The Asian Human Rights Commission (AHRC) in a statement has alerted all concerned persons in and outside of Sri Lanka to the possibility that a five days from now there may not be a Judiciary that can exercise judicial power with independence in Sri Lanka. Following is the full text of AHRC statement.
In all likelihood, the Judiciary will be brought under the direct control of the Executive President, in the same way that other institutions in Sri Lanka, including the Attorney General’s Department, have been brought under the direct control of the Executive President. This is no false alarm.
According to State media, the Government will defy the interpretation of law given by the Supreme Court of Sri Lanka last week (1 January 2013) which declares that:
“It is mandatory under Article 107(3) of the Constitution for the Parliament to provide by the matters relating to the forum before which the allegations are to be proved, the mode of proof, burden of proof and the standard of proof of any alleged misbehaviour or incapacity and the Judge’s right to appear and to be heard in person or by representative in addition to matters relating to the investigation of the alleged misbehaviour or incapacity.”
The Supreme Court also declared that: “In a State ruled by a Constitution based on the rule of Law, no court, tribunal or other body (by whatever name it is called) has authority to make a finding or a decision affecting the rights of a person unless such court, tribunal or body has the power conferred on it by law to make such finding or decision. Such legal power can be conferred on such court, tribunal or body only by an Act of Parliament with is ‘Law’ and not by Standing Orders which are not law but are rules made for the regulation of the orderly conduct and the affairs of the Parliament. The Standing Orders are not law within the meaning of Article 170 of the Constitution which defines what is meant by ‘law.’”
However, the Government, according to the State media, will ignore this interpretation of the law by the Supreme Court and will proceed to impeach the Chief Justice on the basis of the report filed by the Parliamentary Select Committee. Thereafter, the incumbent Chief Justice will be forcibly removed from the position and a new Chief Justice, who is chosen by the Government, will be appointed.
The Government has now guaranteed impunity to the State media from contempt of court and a massive media campaign is being carried out, not only against the incumbent Chief Justice, but also against the very notion of the independence of the Judiciary.
With the removal of the incumbent Chief Justice and the appointment of the new Chief Justice, the 200 -year-old tradition of the independence of the Judiciary in Sri Lanka will come to an end. The courts will be directly brought under the control of the Executive and any judge who acts independently will face the same consequences (removal) as the incumbent Chief Justice.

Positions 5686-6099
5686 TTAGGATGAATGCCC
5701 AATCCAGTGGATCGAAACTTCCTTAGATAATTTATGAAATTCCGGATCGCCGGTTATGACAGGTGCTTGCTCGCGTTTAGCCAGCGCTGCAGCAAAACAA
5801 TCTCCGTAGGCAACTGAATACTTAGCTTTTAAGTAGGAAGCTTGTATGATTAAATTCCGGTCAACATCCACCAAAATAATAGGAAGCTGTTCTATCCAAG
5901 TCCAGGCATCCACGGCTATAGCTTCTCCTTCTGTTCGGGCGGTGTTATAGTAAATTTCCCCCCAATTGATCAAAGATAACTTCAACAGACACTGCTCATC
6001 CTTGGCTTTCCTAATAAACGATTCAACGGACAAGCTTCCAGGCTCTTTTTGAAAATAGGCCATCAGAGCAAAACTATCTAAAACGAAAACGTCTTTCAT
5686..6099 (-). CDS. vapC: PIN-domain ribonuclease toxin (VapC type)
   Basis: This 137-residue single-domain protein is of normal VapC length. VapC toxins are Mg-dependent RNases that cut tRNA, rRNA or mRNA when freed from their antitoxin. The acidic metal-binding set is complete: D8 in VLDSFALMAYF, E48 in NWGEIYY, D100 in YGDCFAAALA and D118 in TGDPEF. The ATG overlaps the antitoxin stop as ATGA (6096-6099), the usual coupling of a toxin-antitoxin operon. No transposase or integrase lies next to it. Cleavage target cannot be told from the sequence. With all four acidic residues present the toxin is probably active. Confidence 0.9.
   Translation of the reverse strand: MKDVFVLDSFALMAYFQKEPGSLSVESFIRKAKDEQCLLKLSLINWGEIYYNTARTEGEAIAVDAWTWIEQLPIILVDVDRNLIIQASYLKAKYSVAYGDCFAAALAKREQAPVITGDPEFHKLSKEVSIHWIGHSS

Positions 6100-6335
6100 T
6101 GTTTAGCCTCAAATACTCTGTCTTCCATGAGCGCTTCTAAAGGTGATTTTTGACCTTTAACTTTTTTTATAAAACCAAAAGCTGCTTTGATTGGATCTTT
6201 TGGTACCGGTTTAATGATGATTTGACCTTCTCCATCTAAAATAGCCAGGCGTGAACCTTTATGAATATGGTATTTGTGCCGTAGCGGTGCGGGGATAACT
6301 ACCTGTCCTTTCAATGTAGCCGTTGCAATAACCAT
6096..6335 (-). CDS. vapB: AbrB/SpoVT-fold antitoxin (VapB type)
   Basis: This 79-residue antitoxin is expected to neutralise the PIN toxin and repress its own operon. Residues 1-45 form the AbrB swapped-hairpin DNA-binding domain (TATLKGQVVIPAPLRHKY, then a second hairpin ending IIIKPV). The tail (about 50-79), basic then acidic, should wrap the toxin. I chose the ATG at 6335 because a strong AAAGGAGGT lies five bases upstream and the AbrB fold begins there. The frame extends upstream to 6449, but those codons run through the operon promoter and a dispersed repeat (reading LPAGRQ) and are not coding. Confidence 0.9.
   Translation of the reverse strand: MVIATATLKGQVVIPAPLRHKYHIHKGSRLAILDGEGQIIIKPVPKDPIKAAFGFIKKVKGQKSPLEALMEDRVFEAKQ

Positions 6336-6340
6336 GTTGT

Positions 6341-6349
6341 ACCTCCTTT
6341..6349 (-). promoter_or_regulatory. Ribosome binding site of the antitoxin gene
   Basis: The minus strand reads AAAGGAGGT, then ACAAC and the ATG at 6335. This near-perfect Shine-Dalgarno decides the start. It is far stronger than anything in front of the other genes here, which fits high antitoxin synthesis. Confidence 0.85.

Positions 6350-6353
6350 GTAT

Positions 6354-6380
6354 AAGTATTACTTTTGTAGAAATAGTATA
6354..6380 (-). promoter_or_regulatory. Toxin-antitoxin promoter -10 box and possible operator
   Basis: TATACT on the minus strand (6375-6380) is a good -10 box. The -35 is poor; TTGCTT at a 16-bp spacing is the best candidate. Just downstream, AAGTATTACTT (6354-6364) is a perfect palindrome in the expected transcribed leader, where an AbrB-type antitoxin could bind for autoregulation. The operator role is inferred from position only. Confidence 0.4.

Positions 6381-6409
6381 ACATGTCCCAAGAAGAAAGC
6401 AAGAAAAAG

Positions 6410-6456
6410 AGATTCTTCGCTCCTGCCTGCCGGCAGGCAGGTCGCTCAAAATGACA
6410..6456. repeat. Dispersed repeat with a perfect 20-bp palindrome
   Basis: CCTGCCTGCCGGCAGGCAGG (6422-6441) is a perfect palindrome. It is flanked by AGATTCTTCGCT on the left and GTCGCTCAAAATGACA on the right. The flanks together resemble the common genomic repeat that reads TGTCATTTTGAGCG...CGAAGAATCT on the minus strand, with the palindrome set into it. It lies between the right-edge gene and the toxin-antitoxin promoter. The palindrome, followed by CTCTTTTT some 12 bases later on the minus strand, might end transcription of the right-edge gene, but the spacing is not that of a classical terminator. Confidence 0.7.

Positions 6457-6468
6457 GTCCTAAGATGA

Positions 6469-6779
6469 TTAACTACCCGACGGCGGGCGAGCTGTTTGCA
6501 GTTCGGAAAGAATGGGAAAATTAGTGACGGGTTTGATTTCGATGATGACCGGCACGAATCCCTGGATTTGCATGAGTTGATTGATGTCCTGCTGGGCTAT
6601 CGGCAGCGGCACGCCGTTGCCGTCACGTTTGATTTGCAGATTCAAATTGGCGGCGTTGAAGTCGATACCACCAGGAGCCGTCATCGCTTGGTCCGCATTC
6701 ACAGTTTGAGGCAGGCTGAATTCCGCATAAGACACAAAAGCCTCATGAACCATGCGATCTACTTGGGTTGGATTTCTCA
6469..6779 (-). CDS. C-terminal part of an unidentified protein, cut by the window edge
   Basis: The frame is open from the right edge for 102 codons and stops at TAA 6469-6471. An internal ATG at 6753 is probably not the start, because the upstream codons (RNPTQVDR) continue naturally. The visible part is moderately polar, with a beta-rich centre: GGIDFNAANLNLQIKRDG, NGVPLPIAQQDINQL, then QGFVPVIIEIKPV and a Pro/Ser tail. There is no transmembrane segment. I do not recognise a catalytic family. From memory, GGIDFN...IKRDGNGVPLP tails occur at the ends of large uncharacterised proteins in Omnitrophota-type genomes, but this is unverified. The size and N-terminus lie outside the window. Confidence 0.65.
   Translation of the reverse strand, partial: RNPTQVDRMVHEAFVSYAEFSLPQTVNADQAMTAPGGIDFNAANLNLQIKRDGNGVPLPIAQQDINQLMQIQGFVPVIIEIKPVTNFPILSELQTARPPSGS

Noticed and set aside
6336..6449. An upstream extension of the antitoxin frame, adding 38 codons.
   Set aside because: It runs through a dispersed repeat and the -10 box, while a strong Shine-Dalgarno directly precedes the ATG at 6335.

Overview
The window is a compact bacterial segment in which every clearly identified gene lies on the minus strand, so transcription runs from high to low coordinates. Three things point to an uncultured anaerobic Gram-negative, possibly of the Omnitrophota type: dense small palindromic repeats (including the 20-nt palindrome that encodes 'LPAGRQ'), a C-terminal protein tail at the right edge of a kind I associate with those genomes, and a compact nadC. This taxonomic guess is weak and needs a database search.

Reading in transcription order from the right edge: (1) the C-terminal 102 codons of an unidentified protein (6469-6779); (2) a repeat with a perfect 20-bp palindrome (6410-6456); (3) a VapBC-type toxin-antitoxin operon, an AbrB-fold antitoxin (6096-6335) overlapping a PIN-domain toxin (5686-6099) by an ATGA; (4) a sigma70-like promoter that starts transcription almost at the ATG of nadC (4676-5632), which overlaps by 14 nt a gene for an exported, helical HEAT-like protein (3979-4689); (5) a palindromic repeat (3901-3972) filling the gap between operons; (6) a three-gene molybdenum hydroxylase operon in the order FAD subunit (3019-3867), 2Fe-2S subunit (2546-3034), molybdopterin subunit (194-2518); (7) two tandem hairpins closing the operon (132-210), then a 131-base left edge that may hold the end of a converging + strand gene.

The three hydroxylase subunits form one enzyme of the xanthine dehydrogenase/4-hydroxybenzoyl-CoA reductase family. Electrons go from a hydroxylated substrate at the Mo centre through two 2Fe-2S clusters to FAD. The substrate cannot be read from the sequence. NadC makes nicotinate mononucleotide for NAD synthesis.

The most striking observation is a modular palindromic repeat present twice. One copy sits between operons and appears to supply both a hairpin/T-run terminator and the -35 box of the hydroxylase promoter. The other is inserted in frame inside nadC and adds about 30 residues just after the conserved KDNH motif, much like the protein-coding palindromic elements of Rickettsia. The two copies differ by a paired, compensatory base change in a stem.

The Sri Lankan court system will be reduced to a mere administrative mechanism, deprived of the power to take any measure that is contrary to the wishes of the Government. Thus, the capacity of the Supreme Court and the other courts to safeguard the dignity and the rights of the individual against the assaults by the State on individuals will come to an end.
Deprived of the power to protect individuals from the assaults of the Government, the fundamental rights provisions of the Constitution and other legal provisions, such as the writ jurisdiction of the court, will lose all significance.
Once the judicial system lacks independence, the rule of law system cannot function anymore. Thus, Sri Lanka will walk out of the rule of law orbit. The people will be victims of whatever directives the Executive prefers to make, irrespective of its impact on the basic human rights of the people.
This is even more dangerous in Sri Lanka as the Ministry of Defence has developed into a ‘shadow state’ and acts through paramilitary forces and the intelligence services to suppress the rights of citizens. Forced disappearances, illegal arrests, illegal detentions, the practice of torture and ill treatment, denial of fair trial, suppression freedom of expression and publication, suppression of the freedom of assembly and the denial of the right to free and fair elections are now very much part of the Sri Lankan experience. With the total eclipse of the independence of the Judiciary, the people will be totally trapped within the schemes of the Ministry of Defence.
Thus, the coming five days are historically crucial for Sri Lanka. If the Government’s declared intention to abide by the PSC report succeeds, Sri Lankan democracy will sink. The people will lose the protection of the rule of law and will be under a virtual dictatorship.
How long that will last will depend on when and how people learn to resist a dictatorship.
We therefore wish to bring to everyone’s notice the crucial importance of the coming five days and request them to open their eyes and to see the changes that are taking place, to use their judgment and act in every possible way to protect their democracy, the system of rule of law, separation of powers and the independence of Judiciary, and their civil liberties. There are countries where courts are mere administrative bodies and are obligated to facilitate the government’s schemes however contrary this may be to the rule of law and the rights of the individuals. In Asia, Myanmar, since the military coup of General Ne Win, and Cambodia, despite constitutional recognition of independence of judiciary since 1993, are two glaring examples.
(The Asian Human Rights Commission is a regional non-governmental organisation that monitors human rights in Asia, documents violations and advocates for justice and institutional reform to ensure the protection and promotion of these rights. The Hong Kong-based group was founded in 1984.)